Saul and the Witch of Endor thumbnail 1
Saul and the Witch of Endor thumbnail 2
Not currently on display at the V&A

Saul and the Witch of Endor

Oil Painting
late 18th century (painted)
Artist/Maker
Place Of Origin

Painting of Saul and the Witch of Endor, a scene from Samuel, Book 1, Chapter 28. King Saul visits the Witch of Endor and is confronted by the ghost of Samuel.


object details
Category
Object Type
Materials and Techniques
Oil on canvas
Brief Description
Oil painting, 'Saul and the Witch of Endor', after Benjamin West, late 18th century
Physical Description
Painting of Saul and the Witch of Endor, a scene from Samuel, Book 1, Chapter 28. King Saul visits the Witch of Endor and is confronted by the ghost of Samuel.
Dimensions
  • Estimate height: 16.25in
  • Estimate width: 23.25in
Dimensions taken from Summary catalogue of British Paintings, Victoria and Albert Museum, 1973
Style
Credit line
Bequeathed by Rev. Alexander Dyce
Object history
Bequeathed by Rev. Alexander Dyce, 1869

The Reverend Alexander Dyce :

South Kensington Museum Art Handbooks. The Dyce and Forster Collections. With Engravings and Facsimiles. Published for the Committee of Council on Education by Chapman and Hall, Limited, 193, Piccadilly, London. 1880. Chapter I. Biographical Sketch of Mr. Dyce. pp.1-12, including 'Portrait of Mr. Dyce' illustrated opposite p.1.



Science and Art Department of the Committee of Council on Education, South Kensington Museum.A Catalogue of the Paintings, Miniatures, Drawings... Bequeathed by The Reverend Alexander Dyce. London, 1874. A 'Note' on page v comments, 'This catalogue refers to the Art portion of the Collection bequeathed to the South Kensington Museum by the Reverend Alexander Dyce, the well-known Shakespearian scholar, who died May 15, 1869'. The Catalogue. Paintings, Miniatures, &c. by Samuel Redgrave notes of the 'Oil Paintings', 'The strength of Mr. Dyce's valuable bequest to Department of Science and Art does not lie in [this] portion ... which is in its nature of a very miscellaneous character. The collection was made apparently as objects offered themselves, and without any special design.' Dyce's main interest was in literary subjects, and this is reflected in many of the paintings he bequeathed to the V&A.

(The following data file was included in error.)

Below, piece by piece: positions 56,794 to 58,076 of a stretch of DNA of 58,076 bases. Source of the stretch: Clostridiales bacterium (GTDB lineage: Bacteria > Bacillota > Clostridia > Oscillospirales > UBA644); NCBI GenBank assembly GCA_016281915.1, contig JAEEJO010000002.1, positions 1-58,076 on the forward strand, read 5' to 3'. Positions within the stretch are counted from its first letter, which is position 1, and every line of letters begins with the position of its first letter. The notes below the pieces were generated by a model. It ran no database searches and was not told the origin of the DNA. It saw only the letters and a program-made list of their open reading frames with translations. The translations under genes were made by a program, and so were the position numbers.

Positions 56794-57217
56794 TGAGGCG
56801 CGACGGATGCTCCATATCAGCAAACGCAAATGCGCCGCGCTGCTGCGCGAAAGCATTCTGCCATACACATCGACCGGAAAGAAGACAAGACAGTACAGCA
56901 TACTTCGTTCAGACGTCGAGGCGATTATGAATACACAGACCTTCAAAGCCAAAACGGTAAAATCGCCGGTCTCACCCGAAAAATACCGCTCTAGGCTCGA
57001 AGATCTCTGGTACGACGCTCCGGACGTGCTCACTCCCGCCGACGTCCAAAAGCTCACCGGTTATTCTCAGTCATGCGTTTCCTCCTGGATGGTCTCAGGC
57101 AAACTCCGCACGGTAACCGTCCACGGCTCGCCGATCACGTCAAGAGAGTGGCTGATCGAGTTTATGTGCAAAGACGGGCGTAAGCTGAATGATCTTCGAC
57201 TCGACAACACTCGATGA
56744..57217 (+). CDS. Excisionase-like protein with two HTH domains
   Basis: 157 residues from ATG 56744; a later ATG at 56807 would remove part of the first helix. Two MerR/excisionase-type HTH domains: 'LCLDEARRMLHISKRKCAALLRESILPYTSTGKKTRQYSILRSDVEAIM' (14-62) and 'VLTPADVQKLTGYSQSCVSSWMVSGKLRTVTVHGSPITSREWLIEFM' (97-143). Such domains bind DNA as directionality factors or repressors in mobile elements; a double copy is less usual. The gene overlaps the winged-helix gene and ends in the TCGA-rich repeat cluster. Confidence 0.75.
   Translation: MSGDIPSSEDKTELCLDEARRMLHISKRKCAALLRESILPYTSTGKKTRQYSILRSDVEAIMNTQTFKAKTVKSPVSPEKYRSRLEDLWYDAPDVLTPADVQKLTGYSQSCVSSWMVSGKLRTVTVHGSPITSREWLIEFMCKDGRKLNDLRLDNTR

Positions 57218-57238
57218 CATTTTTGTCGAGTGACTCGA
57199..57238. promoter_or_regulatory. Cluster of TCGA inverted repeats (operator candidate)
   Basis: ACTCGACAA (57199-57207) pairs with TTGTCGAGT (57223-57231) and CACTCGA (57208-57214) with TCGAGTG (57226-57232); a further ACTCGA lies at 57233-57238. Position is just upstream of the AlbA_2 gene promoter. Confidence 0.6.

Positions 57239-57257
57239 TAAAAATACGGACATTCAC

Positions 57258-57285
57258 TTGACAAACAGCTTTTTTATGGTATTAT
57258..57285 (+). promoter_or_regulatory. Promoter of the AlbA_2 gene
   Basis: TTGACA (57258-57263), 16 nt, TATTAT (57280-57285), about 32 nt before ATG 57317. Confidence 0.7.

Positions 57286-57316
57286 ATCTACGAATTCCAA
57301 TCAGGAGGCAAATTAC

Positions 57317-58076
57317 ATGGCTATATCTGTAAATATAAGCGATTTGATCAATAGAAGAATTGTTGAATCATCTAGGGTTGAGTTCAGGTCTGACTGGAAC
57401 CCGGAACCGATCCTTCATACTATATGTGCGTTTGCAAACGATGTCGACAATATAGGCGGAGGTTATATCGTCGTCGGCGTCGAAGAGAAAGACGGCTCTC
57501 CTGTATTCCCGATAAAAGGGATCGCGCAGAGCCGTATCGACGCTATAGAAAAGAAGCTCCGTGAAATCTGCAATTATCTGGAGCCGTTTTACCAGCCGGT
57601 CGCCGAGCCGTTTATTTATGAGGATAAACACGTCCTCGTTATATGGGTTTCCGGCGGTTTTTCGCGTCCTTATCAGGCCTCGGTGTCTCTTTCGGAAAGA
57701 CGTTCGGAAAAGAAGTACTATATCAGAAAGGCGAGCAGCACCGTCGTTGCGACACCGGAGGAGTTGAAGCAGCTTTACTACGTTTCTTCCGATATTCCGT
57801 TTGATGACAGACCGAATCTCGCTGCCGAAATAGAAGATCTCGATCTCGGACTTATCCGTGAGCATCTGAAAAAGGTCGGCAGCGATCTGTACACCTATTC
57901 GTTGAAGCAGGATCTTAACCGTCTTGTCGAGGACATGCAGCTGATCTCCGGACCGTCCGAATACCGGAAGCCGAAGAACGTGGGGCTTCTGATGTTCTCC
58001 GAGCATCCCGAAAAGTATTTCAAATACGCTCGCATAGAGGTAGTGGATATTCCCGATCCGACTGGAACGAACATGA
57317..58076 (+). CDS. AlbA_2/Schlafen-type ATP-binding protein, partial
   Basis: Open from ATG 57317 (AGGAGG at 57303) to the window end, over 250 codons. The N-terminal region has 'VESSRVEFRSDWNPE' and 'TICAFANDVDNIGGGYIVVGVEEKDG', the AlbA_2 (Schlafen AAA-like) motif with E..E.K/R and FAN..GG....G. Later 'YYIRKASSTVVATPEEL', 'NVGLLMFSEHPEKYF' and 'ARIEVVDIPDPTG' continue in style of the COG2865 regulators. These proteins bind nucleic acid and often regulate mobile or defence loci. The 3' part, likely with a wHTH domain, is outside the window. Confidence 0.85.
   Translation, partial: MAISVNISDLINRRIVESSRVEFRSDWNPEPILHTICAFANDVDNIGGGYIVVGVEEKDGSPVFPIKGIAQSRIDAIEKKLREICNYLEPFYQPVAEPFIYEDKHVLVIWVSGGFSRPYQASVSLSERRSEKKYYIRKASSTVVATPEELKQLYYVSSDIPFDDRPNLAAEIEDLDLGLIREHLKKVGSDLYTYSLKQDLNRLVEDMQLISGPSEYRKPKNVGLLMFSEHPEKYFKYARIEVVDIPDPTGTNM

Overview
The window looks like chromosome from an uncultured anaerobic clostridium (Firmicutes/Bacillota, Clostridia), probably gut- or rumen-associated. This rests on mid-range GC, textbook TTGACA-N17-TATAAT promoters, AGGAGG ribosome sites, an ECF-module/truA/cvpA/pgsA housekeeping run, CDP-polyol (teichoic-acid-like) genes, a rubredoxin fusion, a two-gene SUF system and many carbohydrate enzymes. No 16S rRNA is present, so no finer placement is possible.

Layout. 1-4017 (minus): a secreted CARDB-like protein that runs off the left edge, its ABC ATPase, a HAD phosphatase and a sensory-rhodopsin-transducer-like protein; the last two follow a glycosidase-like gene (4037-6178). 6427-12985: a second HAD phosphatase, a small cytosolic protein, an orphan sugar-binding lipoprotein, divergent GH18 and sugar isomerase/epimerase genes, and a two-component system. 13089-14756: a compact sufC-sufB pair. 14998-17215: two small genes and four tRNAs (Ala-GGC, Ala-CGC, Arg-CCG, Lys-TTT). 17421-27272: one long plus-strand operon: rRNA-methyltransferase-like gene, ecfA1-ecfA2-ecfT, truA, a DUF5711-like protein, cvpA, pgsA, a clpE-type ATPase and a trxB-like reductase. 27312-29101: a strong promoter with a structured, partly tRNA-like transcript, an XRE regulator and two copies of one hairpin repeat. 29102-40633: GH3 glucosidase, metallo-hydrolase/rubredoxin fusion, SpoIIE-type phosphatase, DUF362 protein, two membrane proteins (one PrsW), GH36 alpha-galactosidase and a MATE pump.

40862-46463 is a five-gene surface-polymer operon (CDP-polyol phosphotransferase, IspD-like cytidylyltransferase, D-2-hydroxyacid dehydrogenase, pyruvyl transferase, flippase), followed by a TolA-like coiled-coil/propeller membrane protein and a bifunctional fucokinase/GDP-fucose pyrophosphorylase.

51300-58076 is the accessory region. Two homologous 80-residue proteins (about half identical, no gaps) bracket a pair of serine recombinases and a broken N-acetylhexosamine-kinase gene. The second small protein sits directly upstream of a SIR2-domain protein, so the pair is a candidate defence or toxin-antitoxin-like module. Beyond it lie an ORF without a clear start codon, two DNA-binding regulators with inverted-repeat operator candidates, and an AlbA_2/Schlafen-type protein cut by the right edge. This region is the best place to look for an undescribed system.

Historical significance: See Departmental Artist's File for B. West. This contains a letter dated July 11, 1960 from Helmut von Erffa (Prof. of Art, Rutgers, the State University, USA ) to Jonathan Mayne (Deputy Keeper of the Department of Paintings) concerning a number of paintings in the V&A attributed to West. Mayne had asked in a previous letter for Erffa to comment on whether "our Saul and the Witch of Endor as autograph?". Mayne noted that "I find that it was engraved in 1788 by William Sharp in almost exactly the same dimensions, which proves nothing, of course, but suggests that it might have been copied from the engraving. Sharp's engraving was dedicated to Daniel Dulby, a collector who may have owned the original painting." Erffa replied, "I am afraid you are correct in assuming that your B. West 'Witch of Endor' is indeed a copy after the engraving. At first I thought it might be West's copy for the engraving but after comparing the signed version in Hartfield, Conn., I cannot bring myself to accept the V&A version as an original. It is not clear enough in bringing out the roundness of Saul's figure or the light and dark relationships of the figures on the right. Of course, much could be due to the condition of the picture. The expression in the eyes of the figures on the right and left also seems to point to a copyist. Of course, without having seen it I do not want to be too dogmatic, but when west copied himself for the engraver, he was always extremely careful in his details."
Bibliographic Reference
Evans, Mark et al. Vikutoria & Arubāto Bijutsukan-zō : eikoku romanshugi kaigaten = The Romantic tradition in British painting, 1800-1950 : masterpieces from the Victoria and Albert Museum. Japan : Brain Trust, 2002no.3
Collection
Accession Number
DYCE.23

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record createdApril 18, 2007
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